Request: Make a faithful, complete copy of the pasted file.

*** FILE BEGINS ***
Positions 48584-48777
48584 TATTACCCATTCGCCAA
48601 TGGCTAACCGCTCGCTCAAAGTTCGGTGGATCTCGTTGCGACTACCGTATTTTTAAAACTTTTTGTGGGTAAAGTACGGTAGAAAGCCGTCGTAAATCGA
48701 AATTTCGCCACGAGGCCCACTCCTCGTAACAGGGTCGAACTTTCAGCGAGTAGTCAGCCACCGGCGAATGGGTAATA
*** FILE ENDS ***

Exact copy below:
Positions 48584-48777
48584 TATTACCCATTCGCCAA
48601 TGGCTAACCGCTCGCTCAAAGTTCGGTGGATCTCGTTGCGACTACCGTATTTTTAAAACTTTTTGTGGGTAAAGTACGGTAGAAAGCCGTCGTAAATCGA
48701 AATTTCGCCACGAGGCCCACTCCTCGTAACAGGGTCGAACTTTCAGCGAGTAGTCAGCCACCGGCGAATGGGTAATA